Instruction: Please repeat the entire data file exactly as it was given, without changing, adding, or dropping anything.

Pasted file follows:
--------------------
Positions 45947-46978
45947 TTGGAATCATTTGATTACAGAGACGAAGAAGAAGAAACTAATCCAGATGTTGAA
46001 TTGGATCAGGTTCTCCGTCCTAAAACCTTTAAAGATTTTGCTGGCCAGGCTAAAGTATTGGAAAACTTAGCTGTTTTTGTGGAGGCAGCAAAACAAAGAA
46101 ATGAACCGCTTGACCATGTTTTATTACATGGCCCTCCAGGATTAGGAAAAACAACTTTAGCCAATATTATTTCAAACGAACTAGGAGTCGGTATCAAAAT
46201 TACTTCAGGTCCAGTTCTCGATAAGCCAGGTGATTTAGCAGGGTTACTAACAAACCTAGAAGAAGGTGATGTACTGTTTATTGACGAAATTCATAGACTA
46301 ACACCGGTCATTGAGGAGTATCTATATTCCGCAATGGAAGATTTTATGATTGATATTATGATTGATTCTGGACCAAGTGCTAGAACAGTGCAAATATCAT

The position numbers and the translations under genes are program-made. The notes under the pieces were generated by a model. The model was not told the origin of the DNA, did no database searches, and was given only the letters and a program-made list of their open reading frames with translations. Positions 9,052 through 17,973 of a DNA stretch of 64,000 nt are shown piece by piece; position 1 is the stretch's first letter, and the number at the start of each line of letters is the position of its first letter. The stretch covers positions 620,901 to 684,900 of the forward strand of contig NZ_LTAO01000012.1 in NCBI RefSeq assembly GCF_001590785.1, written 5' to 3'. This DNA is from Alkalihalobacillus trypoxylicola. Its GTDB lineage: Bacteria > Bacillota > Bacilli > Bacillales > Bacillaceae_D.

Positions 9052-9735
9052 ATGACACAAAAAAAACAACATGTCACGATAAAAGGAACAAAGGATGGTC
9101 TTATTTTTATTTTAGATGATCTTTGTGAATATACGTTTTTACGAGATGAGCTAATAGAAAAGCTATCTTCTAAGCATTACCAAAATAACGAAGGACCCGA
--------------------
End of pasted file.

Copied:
Positions 45947-46978
45947 TTGGAATCATTTGATTACAGAGACGAAGAAGAAGAAACTAATCCAGATGTTGAA
46001 TTGGATCAGGTTCTCCGTCCTAAAACCTTTAAAGATTTTGCTGGCCAGGCTAAAGTATTGGAAAACTTAGCTGTTTTTGTGGAGGCAGCAAAACAAAGAA
46101 ATGAACCGCTTGACCATGTTTTATTACATGGCCCTCCAGGATTAGGAAAAACAACTTTAGCCAATATTATTTCAAACGAACTAGGAGTCGGTATCAAAAT
46201 TACTTCAGGTCCAGTTCTCGATAAGCCAGGTGATTTAGCAGGGTTACTAACAAACCTAGAAGAAGGTGATGTACTGTTTATTGACGAAATTCATAGACTA
46301 ACACCGGTCATTGAGGAGTATCTATATTCCGCAATGGAAGATTTTATGATTGATATTATGATTGATTCTGGACCAAGTGCTAGAACAGTGCAAATATCAT

The position numbers and the translations under genes are program-made. The notes under the pieces were generated by a model. The model was not told the origin of the DNA, did no database searches, and was given only the letters and a program-made list of their open reading frames with translations. Positions 9,052 through 17,973 of a DNA stretch of 64,000 nt are shown piece by piece; position 1 is the stretch's first letter, and the number at the start of each line of letters is the position of its first letter. The stretch covers positions 620,901 to 684,900 of the forward strand of contig NZ_LTAO01000012.1 in NCBI RefSeq assembly GCF_001590785.1, written 5' to 3'. This DNA is from Alkalihalobacillus trypoxylicola. Its GTDB lineage: Bacteria > Bacillota > Bacilli > Bacillales > Bacillaceae_D.

Positions 9052-9735
9052 ATGACACAAAAAAAACAACATGTCACGATAAAAGGAACAAAGGATGGTC
9101 TTATTTTTATTTTAGATGATCTTTGTGAATATACGTTTTTACGAGATGAGCTAATAGAAAAGCTATCTTCTAAGCATTACCAAAATAACGAAGGACCCGA